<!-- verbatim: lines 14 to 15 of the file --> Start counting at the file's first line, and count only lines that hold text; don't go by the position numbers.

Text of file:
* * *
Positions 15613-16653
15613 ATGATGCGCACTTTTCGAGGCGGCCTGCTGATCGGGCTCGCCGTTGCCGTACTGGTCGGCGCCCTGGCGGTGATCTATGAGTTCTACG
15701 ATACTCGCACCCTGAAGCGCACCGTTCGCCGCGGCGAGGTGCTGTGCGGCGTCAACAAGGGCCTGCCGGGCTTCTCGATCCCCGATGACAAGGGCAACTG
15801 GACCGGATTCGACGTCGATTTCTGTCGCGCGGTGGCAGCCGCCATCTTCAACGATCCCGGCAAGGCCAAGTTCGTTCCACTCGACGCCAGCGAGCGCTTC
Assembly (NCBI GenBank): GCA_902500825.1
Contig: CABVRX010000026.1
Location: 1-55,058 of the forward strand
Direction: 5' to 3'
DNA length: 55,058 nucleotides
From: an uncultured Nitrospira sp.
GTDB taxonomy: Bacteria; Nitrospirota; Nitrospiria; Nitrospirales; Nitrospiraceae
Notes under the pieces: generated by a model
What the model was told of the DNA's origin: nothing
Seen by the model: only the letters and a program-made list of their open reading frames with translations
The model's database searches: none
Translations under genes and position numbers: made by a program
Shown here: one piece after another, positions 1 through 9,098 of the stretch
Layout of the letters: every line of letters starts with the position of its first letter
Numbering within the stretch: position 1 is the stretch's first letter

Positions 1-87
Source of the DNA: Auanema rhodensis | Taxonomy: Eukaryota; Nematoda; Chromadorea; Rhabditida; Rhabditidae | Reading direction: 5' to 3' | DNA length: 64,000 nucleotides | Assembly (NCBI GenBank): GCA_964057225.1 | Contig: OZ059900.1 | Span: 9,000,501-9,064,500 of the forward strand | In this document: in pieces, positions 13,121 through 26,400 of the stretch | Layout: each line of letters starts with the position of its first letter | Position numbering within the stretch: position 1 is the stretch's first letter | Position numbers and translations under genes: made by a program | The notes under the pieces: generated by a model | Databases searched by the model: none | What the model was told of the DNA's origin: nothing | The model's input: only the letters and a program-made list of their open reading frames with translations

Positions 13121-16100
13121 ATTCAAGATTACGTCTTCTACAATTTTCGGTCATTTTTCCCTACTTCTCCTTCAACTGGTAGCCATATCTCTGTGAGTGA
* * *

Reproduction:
Seen by the model: only the letters and a program-made list of their open reading frames with translations
The model's database searches: none